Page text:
BY KAREN COOPER
What a privilege it is to be invited to someone’s home for a visit! Even better when that home is a lovely place situated by a beautiful lake. You just know it will be a wonderful time! Before you set off for your destination, take a little time to think about what it means to be a courteous and appreciative houseguest. A guest your hosts will want to invite back for more adventures and special times.
Here are some ways to demonstrate your houseguest etiquette and make the visit a true pleasure for everyone…
Bring a host’s gift
Because your hosts go out of their way to prepare for your arrival and make your experience in their home an easy, relaxing one, it’s nice to show your gratitude by arriving with a host’s gift. This could be a bottle of wine (if appropriate), a plant, a special food item or a basket of goodies. Think about who your hosts are and what they might like best.
Arrive with some basic groceries
Your hosts will surely appreciate a few staples for the house like extra toilet paper and paper towels (these go a lot faster when there are more people around). You might also like to bring a few items to help replenish food supplies such as coffee creamer, snacks, drinks, or anything else you think your crowd might use. If there are special food items you and your travel companions will need due to preferences or dietary restrictions, bring those along as well.
Tidy as you go
Part of being a good houseguest is not making unnecessary work for your hosts. Act like your Mama raised you right and clean up any messes you make. Don’t leave dirty dishes in the sink, keep the bathroom tidy (hang up your towels), make your bed and just be considerate of the space you’re occupying.
Offer to help when you see a need
When you see your host busy preparing a delicious feast, offer to lend a hand. Look around and see what needs to be done and ask if it’s ok if you take on that task. Does someone need to make a run to the store? Walk the dog? Set the table? Offer up your amazing skills to make life easier for your host. If they say no the first time, keep asking and they will get the message that you really do want to help.
Give your hosts some personal space
Although your hosts are happy to see you, they probably don’t want to spend every minute of the day with you. They may feel pressured to entertain you and need a break. Ask them about things to do in the area and make some plans to do things on your own (or with your traveling companions). If your hosts want to join you, that’s fine, but this also allows them time to regroup until you come together again.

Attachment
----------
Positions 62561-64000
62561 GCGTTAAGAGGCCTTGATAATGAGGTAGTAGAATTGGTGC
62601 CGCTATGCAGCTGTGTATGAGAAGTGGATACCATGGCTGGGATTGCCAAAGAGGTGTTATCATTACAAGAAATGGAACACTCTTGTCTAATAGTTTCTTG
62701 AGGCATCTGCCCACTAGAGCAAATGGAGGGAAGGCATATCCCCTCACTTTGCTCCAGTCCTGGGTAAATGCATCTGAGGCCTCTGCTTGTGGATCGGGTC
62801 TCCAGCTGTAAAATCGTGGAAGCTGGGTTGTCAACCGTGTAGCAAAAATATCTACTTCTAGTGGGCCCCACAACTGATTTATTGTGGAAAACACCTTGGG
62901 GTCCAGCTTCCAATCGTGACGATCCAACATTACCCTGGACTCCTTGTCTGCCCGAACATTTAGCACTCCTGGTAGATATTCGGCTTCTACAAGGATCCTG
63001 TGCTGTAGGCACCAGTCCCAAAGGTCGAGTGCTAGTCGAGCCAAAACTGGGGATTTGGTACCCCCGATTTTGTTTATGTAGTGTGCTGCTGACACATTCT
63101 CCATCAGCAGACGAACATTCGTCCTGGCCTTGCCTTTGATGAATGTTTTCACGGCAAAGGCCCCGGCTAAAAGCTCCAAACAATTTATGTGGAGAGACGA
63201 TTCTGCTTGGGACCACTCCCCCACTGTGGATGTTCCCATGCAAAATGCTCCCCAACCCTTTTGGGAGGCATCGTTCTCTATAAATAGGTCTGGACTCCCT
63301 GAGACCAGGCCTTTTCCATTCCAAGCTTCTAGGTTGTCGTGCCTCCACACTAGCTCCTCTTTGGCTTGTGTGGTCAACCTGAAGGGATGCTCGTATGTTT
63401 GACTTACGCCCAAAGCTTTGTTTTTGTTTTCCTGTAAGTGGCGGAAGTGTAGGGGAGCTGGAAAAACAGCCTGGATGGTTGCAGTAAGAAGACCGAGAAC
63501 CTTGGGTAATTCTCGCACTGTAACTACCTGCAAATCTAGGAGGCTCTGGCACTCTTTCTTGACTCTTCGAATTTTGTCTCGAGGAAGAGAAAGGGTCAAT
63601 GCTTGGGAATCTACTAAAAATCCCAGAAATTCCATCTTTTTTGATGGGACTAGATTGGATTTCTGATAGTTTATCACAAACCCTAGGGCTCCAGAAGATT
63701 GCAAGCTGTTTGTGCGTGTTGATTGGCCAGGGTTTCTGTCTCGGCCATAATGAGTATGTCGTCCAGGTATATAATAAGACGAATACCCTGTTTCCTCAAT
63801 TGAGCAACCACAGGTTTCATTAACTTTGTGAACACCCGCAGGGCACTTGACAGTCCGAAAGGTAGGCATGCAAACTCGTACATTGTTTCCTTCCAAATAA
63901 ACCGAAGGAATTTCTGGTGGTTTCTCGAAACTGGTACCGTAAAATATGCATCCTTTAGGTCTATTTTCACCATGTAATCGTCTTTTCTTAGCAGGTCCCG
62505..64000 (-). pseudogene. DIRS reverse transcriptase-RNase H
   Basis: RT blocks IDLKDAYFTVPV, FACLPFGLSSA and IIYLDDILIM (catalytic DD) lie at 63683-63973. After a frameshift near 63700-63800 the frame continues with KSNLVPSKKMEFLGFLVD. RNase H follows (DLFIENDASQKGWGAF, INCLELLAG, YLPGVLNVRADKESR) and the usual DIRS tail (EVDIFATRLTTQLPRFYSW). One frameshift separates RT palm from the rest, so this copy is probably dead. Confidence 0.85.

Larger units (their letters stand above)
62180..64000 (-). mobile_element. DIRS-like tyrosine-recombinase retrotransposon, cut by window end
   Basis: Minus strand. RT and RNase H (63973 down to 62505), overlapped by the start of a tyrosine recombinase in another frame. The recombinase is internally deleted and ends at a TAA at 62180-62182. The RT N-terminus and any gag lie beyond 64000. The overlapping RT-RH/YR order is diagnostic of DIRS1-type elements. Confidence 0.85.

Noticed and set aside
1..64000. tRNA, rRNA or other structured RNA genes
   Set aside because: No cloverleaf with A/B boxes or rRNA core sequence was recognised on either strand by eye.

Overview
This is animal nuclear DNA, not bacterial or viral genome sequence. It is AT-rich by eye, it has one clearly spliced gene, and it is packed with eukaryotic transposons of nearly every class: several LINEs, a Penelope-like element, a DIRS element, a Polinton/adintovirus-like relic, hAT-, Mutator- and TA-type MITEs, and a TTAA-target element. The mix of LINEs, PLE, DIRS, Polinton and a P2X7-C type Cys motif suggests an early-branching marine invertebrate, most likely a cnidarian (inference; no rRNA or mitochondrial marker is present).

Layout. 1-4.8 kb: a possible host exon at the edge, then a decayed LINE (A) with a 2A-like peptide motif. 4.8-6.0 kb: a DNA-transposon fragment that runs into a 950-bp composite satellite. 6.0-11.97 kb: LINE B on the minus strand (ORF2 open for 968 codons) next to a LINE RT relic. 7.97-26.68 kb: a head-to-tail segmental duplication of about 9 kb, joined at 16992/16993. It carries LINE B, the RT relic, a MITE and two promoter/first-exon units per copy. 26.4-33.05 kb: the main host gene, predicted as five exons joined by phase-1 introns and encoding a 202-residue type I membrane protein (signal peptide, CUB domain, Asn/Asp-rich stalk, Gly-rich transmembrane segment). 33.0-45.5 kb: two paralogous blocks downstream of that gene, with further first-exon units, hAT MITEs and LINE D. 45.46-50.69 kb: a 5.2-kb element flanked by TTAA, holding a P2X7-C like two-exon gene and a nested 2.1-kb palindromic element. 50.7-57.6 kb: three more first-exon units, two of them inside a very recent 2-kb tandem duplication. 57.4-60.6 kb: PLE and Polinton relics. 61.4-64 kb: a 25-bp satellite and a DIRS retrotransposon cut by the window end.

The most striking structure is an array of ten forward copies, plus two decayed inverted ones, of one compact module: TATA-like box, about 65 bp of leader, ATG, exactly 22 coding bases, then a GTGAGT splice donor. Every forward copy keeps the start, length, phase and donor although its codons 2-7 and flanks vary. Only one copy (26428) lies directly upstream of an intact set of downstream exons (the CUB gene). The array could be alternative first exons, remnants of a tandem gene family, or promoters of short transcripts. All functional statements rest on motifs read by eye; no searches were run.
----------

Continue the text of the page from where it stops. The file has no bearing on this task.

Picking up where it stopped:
Treat your hosts to a great meal
If you’ve got mad chef skills, get to work in the kitchen and prepare for your hosts your signature dish! If cooking is not your strong point, a great dinner out overlooking the water might be a nice treat. You know your hosts and what they like, so tailor what you offer to their preferences. This is an ideal time for you all to be together in a relaxed environment where you can really catch up.
Strip your bed before you leave
Do your hosts a favor and strip the linens from your bed before you go. Place all sheets and towels in a neat pile. This will save them some work as they’re cleaning up from the visit. You might even want to offer to remake the bed with fresh sheets if you feel your host would appreciate that. Play it by ear, but the less work your hosts must do upon your departure, the better…not to mention it gives them another reason to invite you back!
Leave a gift
Take some time during your stay to find out what kind of parting gift your hosts would love. Something that shows your gratitude as well as your good manners. This could be something that reminds them of the time you’ve spent together, something they admired on an outing or a particular food you enjoyed. Get creative and leave something that will help them remember the good time you’ve had.
When the time comes to say goodbye….
“Upon taking leave, express the pleasure you have experienced in your visit. Upon returning home it is an act of courtesy to write and inform your friends of your safe arrival, at the same time repeating your thanks.”
- Excerpt from Our Deportment by John H. Young, an etiquette manual published in 1882.